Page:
First published in The Age on December 13, 1992
Australian treasures named
Australia’s 100 living national treasures will not necessarily get along but they make a fascinating gathering.
Ruth Cracknell and Sir Don Bradman, Sir Arthur Boyd and Raelene Boyle, Dame Joan Sutherland and Ernie Dingo, Sir Roden Cutler and Judy Davis, Gai Waterhouse and Reverend Tim Costello, Judith Wright and R.M.Williams, Cathy Freeman and Malcolm Fraser, Margaret Whitlam and Barry Humphries, Mick Dodson and Cheryl Kernot and John Howard and Paul Keating.
The National Trust will release a list today of 100 Australians who have made outstanding and lasting contributions in any field of human endeavour. More than 10,000 Australians voted, nominating more than 1200 people. The trust hopes most of the 100 will attend a dinner at the Sydney Town Hall on 18 February.
Mr Michael Ball, of the National Trust, said yesterday: “No two people in Australia will agree exactly on the 100 but I think there will be widespread agreement that it’s as good a list as you could get. It covets the spectrum of Australian society.”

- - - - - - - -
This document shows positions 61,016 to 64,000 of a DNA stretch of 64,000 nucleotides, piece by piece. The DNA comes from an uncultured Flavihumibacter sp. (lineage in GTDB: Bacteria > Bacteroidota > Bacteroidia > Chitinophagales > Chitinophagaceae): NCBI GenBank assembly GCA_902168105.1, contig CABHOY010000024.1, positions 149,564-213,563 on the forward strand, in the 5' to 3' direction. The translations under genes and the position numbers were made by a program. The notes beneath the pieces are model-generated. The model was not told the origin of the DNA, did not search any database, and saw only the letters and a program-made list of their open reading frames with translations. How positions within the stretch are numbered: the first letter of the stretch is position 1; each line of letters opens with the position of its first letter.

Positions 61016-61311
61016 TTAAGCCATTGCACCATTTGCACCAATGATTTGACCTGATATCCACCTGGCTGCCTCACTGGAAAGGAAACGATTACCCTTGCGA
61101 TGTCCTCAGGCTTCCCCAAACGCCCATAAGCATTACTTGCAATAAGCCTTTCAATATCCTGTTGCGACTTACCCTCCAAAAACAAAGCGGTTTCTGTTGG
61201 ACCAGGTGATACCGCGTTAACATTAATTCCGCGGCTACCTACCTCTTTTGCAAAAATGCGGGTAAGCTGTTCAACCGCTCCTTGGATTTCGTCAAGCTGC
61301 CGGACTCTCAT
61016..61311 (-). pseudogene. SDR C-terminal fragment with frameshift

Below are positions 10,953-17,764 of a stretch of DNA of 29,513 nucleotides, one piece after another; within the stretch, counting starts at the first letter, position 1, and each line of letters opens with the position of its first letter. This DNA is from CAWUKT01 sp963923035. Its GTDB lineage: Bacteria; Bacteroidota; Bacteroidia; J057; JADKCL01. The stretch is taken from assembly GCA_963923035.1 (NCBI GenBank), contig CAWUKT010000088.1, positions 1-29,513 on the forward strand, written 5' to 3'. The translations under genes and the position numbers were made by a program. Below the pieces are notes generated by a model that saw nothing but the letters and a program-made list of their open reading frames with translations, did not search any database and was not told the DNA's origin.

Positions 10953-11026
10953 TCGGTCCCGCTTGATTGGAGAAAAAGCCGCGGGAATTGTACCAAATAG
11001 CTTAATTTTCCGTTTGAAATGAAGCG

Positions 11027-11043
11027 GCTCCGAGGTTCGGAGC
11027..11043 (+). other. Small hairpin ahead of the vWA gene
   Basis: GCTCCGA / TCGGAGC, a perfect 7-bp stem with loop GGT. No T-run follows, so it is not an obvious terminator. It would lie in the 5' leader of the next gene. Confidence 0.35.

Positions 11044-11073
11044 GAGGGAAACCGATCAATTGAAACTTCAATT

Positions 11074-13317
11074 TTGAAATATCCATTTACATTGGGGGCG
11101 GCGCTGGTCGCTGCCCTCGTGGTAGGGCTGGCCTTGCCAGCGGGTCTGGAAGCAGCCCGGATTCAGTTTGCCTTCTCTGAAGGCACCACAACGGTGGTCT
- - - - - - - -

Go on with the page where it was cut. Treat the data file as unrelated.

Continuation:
Ted Matthews, who landed on Gallipoli on April 25, 1915 and died on Tuesday after the list was finalised, will remain on the list. Nugget Coombs, who was director-general of post-war reconstruction, Reserve Bank governor, advised seven prime ministers and shaped policy and community attitudes on education, the arts and Aboriginal affairs, would have been among the 100.
Some names were entirely predictable. No one sportsperson, according to the figures, has so dominated any sport anywhere as Bradman dominated cricket. Sutherland became one of the leading sopranos of the century, known worldwide as La Stupenda. Boyd is one of Australia’s greatest painters. Humphries has made Australians, and others, look at themselves and laugh. Scientists Gus Nossal and Nobel Prize winner Peter Doherty are household names.